The two up-and-coming squads of the National League West are once again slated to square off as the Colorado Rockies prepare for a three-game set with the San Diego Padres.
Before the year, the Rockies were said to be in full contention mode, led by a star-studded top of the batting order and a thriving young rotation. As the rotation has crumbled, the club has found solid production from their order in the early going, despite a slump in the first 20 games.
The Rockies, after a split with the San Francisco Giants, sit at 17-20 on the year, fourth in the division. Due to their rotation’s deficiencies, they’ve accrued a -17 run differential, also fourth among NL West clubs.
On the other end, the Padres have gotten off to a fast start, streaking their way to a 21-17 record behind dominant young pitching. In all, they’ve only outscored their opponents by one on the year.
Ahead are storylines for the Rockies and the odds of their continuation against the Padres.
Probable Pitching Matchups
German Marquez (3-2, 3.46 ERA) vs. Eric Lauer (2-3, 4.30 ERA)
Jon Gray (3-3, 4.22 ERA) vs. Joey Lucchesi (3-2, 5.00 ERA)
Antonio Senzatela (2-2, 5.67 ERA) vs. Nick Margevicius (2-3, 3.47 ERA)
Will Nolan’s hot streak at the dish carry on?
Nolan Arenado, through the Rockies’ first 16 games, had failed to park a ball in the seats, his longest streak with a homer to begin a season (61 at-bats). Since then, his production has skyrocketed.
In his last 21 games, including the outburst to break his streak, Arenado has slashed .375/.411/.795. He’s also up to 10 home runs on the year, tied for eighth-most in the NL.
Leading the club in their last two series against division foes, Arenado has hit .475 during the five-game stretch, including four multi-hit efforts.
The early-season slump was hardly a surprise, given the pressure the club’s offense was under as they scrapped to produce. Now that he’s been able to escape the urge to “press,” the results have come.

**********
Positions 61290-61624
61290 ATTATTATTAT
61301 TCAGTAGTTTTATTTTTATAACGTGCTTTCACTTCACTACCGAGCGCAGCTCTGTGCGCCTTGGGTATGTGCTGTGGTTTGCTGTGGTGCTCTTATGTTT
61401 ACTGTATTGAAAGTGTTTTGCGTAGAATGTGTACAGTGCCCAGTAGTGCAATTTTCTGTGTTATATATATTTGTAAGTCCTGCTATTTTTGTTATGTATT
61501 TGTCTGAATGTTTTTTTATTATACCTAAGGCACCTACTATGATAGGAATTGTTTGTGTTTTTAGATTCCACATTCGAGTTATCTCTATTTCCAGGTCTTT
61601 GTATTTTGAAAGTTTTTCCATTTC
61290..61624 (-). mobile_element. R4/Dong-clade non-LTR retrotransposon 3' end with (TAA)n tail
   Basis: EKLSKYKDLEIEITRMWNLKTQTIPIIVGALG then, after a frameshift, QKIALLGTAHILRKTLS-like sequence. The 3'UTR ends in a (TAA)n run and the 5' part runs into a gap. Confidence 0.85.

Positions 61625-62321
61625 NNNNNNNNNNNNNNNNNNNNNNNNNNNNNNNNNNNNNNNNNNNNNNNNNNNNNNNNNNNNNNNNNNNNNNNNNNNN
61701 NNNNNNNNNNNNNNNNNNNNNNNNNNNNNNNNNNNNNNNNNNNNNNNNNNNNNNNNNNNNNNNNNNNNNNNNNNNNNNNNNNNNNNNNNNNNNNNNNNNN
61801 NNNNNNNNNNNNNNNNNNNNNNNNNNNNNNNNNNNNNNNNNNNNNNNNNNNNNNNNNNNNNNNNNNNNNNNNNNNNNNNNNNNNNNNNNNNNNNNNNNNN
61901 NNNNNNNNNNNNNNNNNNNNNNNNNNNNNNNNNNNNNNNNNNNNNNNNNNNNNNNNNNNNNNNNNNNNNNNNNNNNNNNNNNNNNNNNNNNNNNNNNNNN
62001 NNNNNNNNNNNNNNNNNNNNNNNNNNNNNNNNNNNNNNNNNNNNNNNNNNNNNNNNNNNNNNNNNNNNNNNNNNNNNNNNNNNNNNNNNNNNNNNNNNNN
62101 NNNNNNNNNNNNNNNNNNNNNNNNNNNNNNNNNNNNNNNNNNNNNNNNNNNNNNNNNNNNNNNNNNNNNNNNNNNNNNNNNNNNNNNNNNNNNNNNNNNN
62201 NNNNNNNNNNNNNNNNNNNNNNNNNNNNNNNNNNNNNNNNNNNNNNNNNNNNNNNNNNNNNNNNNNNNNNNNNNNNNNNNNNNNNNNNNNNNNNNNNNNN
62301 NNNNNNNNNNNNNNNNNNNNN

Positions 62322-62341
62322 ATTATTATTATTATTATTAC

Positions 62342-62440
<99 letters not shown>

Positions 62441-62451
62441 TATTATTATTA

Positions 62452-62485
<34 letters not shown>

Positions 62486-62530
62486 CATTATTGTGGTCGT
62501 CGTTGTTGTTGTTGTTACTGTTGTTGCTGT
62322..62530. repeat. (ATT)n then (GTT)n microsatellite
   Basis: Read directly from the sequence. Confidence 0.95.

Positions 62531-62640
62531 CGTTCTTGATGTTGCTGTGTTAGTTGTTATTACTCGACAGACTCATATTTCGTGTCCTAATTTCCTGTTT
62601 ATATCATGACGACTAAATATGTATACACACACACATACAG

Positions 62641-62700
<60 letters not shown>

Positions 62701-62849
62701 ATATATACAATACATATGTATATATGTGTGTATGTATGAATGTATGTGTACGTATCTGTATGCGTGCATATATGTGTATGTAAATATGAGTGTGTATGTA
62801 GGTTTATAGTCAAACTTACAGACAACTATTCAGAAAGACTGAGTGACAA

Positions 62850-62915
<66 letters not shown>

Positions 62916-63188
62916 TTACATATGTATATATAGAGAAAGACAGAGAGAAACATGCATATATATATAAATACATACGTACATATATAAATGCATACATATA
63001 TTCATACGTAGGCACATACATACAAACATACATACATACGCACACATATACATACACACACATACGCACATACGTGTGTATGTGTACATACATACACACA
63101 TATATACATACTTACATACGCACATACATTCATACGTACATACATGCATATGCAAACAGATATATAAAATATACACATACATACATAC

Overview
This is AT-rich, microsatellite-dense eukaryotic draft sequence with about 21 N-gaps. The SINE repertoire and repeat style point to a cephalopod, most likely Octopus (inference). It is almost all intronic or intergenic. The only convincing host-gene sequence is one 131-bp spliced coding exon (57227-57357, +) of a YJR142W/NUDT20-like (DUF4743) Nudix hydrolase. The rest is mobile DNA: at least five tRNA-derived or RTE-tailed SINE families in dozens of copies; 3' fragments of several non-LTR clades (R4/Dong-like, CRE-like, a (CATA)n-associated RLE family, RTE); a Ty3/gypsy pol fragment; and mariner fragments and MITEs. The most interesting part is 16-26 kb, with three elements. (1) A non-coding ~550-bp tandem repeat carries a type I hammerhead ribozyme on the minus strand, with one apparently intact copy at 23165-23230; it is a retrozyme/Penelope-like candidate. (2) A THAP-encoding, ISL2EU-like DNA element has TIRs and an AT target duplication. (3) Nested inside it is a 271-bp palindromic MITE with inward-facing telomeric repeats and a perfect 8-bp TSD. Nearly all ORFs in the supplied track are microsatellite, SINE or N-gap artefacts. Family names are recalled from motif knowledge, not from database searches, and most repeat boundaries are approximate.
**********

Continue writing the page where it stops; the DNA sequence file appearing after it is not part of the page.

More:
In the two team’s first meeting of the year, a two-game series in San Diego, Arenado had a home run in each.
Can the club’s pitching staff bounce back?
In a year of peculiar happenings, the Cincinnati Reds leading the NL in earned run average amongst their rotation (3.27) and the Rockies in last (5.70) was truly unforeseen.
Pitching from the rotation, while it carried the Rockies last year, has been wildly unsuccessful in 2019. Across the majors, they lead in earned runs allowed (130).
Both Kyle Freeland and Tyler Anderson have played a seismic role.
After leading the club in ERA last year at 2.85 and finishing fourth in NL Cy Young voting, Freeland has fallen off. Whether it’s a slider that has flattened or a litany of blister issues, his 5.84 ERA across eight starts has been woefully unexpected.
Opponents have registered a hard-hit rate of 41.1 percent off Freeland’s offerings this year, a career-worst mark. The woes are compounded by his soft-hit mark also reaching a career low (14.2 percent).
Anderson’s struggles are similar to last year’s miscues. After allowing an NL-leading 30 home runs in 32 starts last year, he was on pace to allow 51 this year in the same amount of starts prior to his demotion.
Without a significant third pitch, Anderson has been forced to rely on a fastball and changeup combination. His fastball has remained ineffective due to a low average velocity (91.3 miles per hour). The changeup, though well spotted in many instances, has failed to overcome a middling primary pitch.
While Freeland has endured early turmoil, the Rockies losing an effective back end starter may cause just as much damage.
Is this the real offense?
In the month of May, there hasn’t been a higher-scoring team than the Rockies across Major League Baseball.
With 57 runs already in only seven games, the battery of the club has begun to find their groove. Normally a power-hitting offense, their production has been driven by a .368 on-base percentage, good for second behind the Boston Red Sox in May.
The aforementioned production from Arenado has played a large role, as well as a resurgence from veteran Charlie Blackmon. In May, he’s gotten on base at a .429 clip with a pair of home runs and only five punch outs in seven games.
A previous series against the Padres served as a jumping-off point for the team’s 9-2 run. Could history repeat itself?